So I strongly suggest all churches have an acoustician look at the plans before they are finalized. Most of the time, it only takes a few tweaks here and there to make a huge difference in how intelligible the room will be, and most of the time the cost to build is the same or only marginally higher. Very few churches get this part right, and it's why there's a huge market for acoustical study and retrofit of existing buildings. Given the acoustic treatment budgets in some of our remodel projects, I can guarantee you it’s a lot more expensive to fix it later.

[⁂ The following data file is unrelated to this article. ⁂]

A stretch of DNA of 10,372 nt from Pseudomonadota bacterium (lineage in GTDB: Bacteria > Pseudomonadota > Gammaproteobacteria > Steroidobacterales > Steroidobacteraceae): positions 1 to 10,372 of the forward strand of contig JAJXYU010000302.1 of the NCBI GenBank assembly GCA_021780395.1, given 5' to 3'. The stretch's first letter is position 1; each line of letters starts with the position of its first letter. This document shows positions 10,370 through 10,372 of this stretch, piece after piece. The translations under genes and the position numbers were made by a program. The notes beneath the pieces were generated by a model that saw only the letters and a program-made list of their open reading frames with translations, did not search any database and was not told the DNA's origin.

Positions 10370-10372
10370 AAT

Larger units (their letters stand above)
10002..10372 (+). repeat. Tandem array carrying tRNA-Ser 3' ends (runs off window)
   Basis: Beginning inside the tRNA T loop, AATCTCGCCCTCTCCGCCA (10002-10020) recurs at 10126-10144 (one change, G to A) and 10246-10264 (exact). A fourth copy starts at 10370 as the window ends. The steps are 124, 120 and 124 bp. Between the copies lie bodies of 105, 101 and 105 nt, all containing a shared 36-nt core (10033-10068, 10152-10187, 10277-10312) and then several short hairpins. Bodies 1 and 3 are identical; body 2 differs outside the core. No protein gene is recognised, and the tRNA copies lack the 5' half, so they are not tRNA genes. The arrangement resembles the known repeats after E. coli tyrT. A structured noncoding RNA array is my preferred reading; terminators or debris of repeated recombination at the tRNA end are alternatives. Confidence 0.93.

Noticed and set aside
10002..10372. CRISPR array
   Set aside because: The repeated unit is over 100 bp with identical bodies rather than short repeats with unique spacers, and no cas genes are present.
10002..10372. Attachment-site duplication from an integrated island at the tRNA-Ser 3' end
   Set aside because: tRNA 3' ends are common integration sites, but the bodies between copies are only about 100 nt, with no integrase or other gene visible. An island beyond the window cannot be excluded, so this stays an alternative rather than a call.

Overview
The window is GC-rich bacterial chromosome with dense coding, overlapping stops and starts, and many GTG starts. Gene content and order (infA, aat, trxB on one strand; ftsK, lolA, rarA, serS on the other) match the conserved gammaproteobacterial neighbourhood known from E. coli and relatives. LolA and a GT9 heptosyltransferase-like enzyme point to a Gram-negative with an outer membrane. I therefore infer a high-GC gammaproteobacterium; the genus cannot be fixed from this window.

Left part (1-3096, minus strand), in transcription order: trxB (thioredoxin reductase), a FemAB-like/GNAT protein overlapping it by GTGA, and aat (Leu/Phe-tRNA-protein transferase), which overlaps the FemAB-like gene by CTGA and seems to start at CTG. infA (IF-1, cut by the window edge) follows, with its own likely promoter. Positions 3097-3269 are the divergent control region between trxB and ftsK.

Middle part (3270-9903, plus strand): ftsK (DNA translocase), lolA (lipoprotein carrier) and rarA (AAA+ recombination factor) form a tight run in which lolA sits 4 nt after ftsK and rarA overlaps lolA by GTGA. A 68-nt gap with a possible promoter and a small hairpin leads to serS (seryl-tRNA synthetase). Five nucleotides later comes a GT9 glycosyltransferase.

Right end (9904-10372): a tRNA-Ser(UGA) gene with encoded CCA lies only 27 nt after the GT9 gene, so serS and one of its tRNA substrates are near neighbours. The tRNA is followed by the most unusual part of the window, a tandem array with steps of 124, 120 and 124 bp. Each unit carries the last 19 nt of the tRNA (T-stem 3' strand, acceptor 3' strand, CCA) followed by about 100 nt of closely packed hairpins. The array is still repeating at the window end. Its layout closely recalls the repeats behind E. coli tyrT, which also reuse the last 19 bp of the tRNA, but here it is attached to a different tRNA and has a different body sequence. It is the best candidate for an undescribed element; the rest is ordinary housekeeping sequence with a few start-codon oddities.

Don’t Skimp on Infrastructure

The second thing to consider is infrastructure. Again, most churches don't think of this. Audio, video, and lighting take a lot of wiring. If you leave it to the electrician to do it, you will be fighting the building forever. Especially if you are on a concrete slab. You need an easy way to get cabling from the tech booth to the stage; to speakers, to video projectors and to the dimmers. That means conduit. Conduit is cheap and easy to put in as the shell is going up. Afterward, not so much. Once you determine your needs for right now, lay out the conduits you need and make double-dog sure they get put in. Then add a few more empties just in case. And go big on the empties. Nothing is quite as frustrating as trying to figure out how to get a VGA cable down a 3/4" conduit (unless you enjoy making up Mini-15 connectors...). Having a couple of empty 2" conduits will make your life (or someone who comes after you) a lot easier in a year or three.